Backscatter can be present in small amounts even in excellent visibility. However, it’s during poor conditions that it becomes increasingly difficult to manage.
While small amounts of backscatter are not a big concern and can be easily cleaned up in Photoshop, moderate to large amounts can take an otherwise lovely image and render it unusable. Luckily lots of practise, combined with the below tips, will have you happily using your strobes regardless of the conditions.
Read more: 5 Easy Ways to Avoid Backscatter in Underwater Photos
Strobe positioning and power
Learning how to appropriately position your strobes and adjust power is the single most important skill to master when it comes to minimising backscatter. Generally speaking, backscatter can be reduced either by reducing power or moving your strobes further away from your lens. This is explained in more detail below.
Get as close to your subject as possible
By getting as close as possible, you are reducing the amount of water, and therefore particles, that exist between your subject and the lens. This is also explained in more detail below.
Consider shooting upwards
Shooting at an upwards angle is a great way to capture beautiful images on days where visibility is poor. It’s quite common for vertical visibility (looking straight up or down) to be noticeably clearer than horizontal visibility (looking forwards through the water).
Take advantage of this increased clarity and look to compose images from an upwards angle.
Getting as close as possible to your subject solves many issues in underwater photography, and this certainly remains true in relation to strobes.
Light emitted underwater dissipates much quicker than on land; this means your strobe lighting won’t travel far at all. Generally speaking, you will always require your subject to be no further than 1 metre away, and ideally much closer.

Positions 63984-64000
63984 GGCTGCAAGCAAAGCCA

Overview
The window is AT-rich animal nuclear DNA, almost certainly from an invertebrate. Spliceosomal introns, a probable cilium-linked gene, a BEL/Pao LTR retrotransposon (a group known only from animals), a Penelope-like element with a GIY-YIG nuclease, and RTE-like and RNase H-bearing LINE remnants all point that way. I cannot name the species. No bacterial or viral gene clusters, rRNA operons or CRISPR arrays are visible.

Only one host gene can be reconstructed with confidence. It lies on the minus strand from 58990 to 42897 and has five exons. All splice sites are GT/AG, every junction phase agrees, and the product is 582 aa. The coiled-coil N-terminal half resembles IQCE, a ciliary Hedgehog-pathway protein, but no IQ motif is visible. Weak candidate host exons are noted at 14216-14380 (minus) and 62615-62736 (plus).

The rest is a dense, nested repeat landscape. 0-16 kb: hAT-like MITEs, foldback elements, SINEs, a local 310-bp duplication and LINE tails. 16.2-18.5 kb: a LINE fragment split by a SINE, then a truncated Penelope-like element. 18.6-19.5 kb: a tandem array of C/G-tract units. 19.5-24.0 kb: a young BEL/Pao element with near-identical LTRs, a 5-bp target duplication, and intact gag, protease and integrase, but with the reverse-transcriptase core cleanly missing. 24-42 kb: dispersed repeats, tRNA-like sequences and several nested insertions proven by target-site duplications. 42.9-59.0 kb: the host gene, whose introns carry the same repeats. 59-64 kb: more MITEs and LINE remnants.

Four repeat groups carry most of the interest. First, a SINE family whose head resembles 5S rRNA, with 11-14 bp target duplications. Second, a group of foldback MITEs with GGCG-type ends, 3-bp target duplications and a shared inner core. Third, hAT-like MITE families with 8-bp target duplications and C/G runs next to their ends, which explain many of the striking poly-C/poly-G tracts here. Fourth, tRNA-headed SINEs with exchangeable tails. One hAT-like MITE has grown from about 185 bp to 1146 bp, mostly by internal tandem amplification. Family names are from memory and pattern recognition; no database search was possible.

This will ensure a sufficient exposure and nice, even lighting, while also boosting variables such as image sharpness, contrast, and overall detail, as well as reducing backscatter.
Strobe positioning and power
As mentioned above, being able to correctly position your strobes for various underwater encounters is one of the most important skills to develop. Unless you’re blessed with pristine conditions of 20 metres+ visibility, the margin for error can be quite small. Having your strobes just centimetres out of place can sometimes result in a mess of backscatter or an insufficient exposure.
Firstly, it helps to understand that light from strobes will fire in a cone-like shape, starting narrow and spreading wider as the light travels through the water. The goal is to use the inner edges of these cones to expose your subject.
Before starting a dive, position your strobes in line with the housing – about 5-6 inches either side, as pictured above, and set the power to low. From this position, you will only need to adjust your strobes either closer to the housing or further away, depending on how close or far the subject is from your lens.
If your subject is within just a few centimetres you may need to pull each strobe in towards the housing, and consider reducing power. If your subject is further away, you will need to extend each strobe away from the housing and consider increasing power.
Lastly, always be in a continuous state of shooting, reviewing, and adjusting as required. An understanding diving buddy who enjoys having their picture taken is an invaluable resource!
There’s certainly a lot to think about when introducing strobes to your kit, but I promise they are well worth the effort! With a bit of practise, you will see big improvements to colour, detail, and contrast in your images, as well as a range of new and exciting compositions.